APS cautions against utility scams during national consumer protection week

Imposters demand money, threaten to shut off power or falsely claim to sell products in partnership with APS

PHOENIX – Arizona Public Service (APS) joins Utilities United Against Scams (UUAS) to recognize National Consumer Protection Week, which aims to educate customers on how they can guard against becoming victims of impostor utility scams.

As a member of UUAS—a consortium of 146 U.S. and Canadian electric, water and natural gas utilities and their respective trade associations—APS works with regulators, law enforcement and telecommunications and industry partners to stop scams targeting utility customers.

Throughout the COVID-19 pandemic, scammers have increased calls, texts, emails and in-person tactics, and they continue to threaten utility customers with service disconnection if payment is not received within the hour. APS will never send only a single notification to a customer of a service disconnection, demand immediate payment, and we will never ask customers to make payments with a prepaid debit card, gift card, any form of cryptocurrency, or third-party digital payment mobile applications. Also, if anyone comes to a customer’s door or through neighborhoods claiming to collect bill payments on APS’s behalf, this is a scam. Legitimate APS representatives who visit neighborhoods and customer sites to perform work carry ID and cannot take payment from customers.

Other in-person scams include predatory or fraudulent door-to-door sales practices by people claiming to be with or in partnership with APS or about state energy policies or incentives that just do not exist. For example, APS does not sell or lease solar systems and is currently not in partnership with any solar installers to offer special deals or incentives by phone or door-to-door. See frequently asked questions about going solar.

hands of person holding a mobile phone swiping the screen

“Even in the middle of a pandemic that is affecting everyone and causing economic hardship for many, we still are dealing with scammers who are preying on families and small businesses,” said UUAS Executive Director Monica Martinez. “UUAS is working directly with utility companies to help educate customers so they can be aware of and avoid utility scams during these trying times.”

“Unfortunately, scammers target APS customers in many forms, including phone calls, emails and going door-to-door,” said Monica Whiting, Vice President, APS Customer Experience and Communications. “If in doubt about whether something is fraudulent, we encourage customers to hang up the phone, delete the suspicious email or text, or shut the door. You can contact the APS Customer Care Center to verify using the phone number on your bill or on aps.com. Do not use a number provided by the person in question. We are here to help our customers, and this includes providing tips on how to avoid common scams and report them at aps.com/scams.”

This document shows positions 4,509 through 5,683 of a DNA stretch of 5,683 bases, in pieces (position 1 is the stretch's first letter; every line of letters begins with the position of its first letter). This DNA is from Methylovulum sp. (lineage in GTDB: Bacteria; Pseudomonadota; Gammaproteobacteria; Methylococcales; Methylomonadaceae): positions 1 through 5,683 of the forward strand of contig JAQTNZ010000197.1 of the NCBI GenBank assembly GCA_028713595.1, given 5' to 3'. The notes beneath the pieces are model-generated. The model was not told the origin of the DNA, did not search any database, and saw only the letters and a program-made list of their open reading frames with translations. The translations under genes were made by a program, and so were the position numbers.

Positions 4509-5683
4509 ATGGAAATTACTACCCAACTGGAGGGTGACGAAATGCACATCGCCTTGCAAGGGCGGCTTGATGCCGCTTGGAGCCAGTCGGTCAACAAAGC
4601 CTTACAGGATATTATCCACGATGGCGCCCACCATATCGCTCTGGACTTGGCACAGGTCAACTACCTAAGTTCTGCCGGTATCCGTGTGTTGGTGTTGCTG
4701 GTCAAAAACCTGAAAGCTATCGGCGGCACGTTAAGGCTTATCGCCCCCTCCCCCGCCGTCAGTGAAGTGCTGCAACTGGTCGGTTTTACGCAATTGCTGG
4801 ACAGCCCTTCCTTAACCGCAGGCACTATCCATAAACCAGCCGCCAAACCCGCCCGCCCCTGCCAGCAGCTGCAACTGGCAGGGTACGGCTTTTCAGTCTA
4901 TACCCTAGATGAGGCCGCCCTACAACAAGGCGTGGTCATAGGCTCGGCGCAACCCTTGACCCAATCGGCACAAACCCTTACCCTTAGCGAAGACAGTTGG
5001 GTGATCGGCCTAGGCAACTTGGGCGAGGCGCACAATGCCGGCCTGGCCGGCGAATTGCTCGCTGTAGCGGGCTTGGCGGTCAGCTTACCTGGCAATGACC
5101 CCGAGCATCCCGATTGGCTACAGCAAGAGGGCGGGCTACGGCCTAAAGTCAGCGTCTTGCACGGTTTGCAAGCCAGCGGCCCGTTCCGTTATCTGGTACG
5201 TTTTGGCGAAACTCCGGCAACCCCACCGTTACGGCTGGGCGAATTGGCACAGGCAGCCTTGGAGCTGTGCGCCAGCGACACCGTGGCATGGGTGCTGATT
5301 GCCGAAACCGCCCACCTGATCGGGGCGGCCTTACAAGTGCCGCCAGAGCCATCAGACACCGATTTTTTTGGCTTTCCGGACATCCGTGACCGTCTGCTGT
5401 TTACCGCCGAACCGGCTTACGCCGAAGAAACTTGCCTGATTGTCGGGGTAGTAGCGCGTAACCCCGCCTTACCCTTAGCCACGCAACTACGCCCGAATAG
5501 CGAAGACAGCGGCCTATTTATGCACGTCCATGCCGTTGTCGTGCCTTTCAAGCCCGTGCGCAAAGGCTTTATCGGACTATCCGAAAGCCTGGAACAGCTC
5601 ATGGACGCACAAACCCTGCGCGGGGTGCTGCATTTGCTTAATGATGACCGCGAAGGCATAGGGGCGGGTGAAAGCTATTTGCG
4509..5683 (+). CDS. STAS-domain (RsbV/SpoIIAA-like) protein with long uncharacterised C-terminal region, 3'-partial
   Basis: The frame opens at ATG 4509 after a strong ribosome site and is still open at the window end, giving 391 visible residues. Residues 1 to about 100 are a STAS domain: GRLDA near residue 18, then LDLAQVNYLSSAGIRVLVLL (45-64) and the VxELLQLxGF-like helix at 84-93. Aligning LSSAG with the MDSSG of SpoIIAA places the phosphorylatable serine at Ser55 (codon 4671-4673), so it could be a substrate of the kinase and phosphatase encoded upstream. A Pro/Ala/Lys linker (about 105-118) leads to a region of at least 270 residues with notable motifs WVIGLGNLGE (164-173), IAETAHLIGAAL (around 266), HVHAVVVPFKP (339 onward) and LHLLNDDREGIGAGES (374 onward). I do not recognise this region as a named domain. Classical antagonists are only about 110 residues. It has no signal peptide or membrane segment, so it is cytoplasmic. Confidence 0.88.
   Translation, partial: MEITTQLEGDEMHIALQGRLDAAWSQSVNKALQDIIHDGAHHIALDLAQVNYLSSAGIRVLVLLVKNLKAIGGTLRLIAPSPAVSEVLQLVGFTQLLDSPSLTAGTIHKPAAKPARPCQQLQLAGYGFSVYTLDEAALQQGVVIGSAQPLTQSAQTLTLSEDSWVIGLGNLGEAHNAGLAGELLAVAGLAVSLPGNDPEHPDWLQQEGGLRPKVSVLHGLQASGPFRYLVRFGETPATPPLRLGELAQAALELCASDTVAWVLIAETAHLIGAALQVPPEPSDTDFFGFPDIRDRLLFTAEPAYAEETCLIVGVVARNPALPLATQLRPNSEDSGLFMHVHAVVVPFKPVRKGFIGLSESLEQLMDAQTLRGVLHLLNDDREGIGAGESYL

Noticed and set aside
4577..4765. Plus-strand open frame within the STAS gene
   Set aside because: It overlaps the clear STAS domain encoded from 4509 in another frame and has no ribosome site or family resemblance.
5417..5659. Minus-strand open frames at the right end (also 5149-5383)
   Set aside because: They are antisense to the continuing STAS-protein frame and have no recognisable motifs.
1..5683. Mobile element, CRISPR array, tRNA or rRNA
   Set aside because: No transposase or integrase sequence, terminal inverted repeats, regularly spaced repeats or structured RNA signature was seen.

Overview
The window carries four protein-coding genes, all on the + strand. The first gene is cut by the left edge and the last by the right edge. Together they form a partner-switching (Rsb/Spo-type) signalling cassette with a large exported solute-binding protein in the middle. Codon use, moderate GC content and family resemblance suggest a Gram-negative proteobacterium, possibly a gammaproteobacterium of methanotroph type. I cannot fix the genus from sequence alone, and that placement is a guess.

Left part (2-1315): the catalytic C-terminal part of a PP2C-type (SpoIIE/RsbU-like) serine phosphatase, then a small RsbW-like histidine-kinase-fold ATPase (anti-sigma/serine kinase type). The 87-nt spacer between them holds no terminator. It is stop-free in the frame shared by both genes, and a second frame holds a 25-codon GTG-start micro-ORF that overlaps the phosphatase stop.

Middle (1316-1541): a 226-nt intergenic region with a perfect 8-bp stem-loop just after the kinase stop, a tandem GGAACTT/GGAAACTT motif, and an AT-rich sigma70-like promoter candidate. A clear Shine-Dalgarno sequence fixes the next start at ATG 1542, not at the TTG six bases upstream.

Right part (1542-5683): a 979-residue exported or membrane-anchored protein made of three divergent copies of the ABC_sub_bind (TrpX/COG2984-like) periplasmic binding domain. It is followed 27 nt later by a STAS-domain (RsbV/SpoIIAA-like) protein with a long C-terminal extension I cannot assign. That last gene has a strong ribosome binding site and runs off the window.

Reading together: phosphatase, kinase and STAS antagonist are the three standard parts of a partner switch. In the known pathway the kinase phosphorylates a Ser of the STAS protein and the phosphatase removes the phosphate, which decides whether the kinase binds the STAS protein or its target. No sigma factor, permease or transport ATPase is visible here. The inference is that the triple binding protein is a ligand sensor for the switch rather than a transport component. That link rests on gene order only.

With the help of customer reporting, UUAS has succeeded in taking out of operation more than 10,000 toll-free numbers used by scammers against utility customers. Staying aware of what scams look and sound like is an important part of how consumers can protect themselves and report fraud to help protect others.

Visit utilitiesunited.org and the Federal Trade Commission’s website for more information on how customers can protect their personal information and themselves from impostor utility scams.

APS serves nearly 1.3 million homes and businesses in 11 of Arizona’s 15 counties, and is a leader in delivering affordable, clean and reliable energy in the Southwest. The company is committed to serving customers with 100% clean power by 2050. As owner and operator of Palo Verde Generating Station, the nation’s largest producer of carbon-free electricity, and with one of the country’s most substantial renewable energy portfolios, APS’s current energy mix is 50% clean. With headquarters in Phoenix, APS is the principal subsidiary of Pinnacle West Capital Corp. (NYSE: PNW).

Utilities United Against Scams (UUAS) is a consortium of 146 U.S. and Canadian electric, water, and natural gas utilities (and their respective trade associations). UUAS is dedicated to combating impostor utility scams by providing a forum for utilities and trade associations to share data and best practices, in addition to working together to implement initiatives to inform and protect customers.

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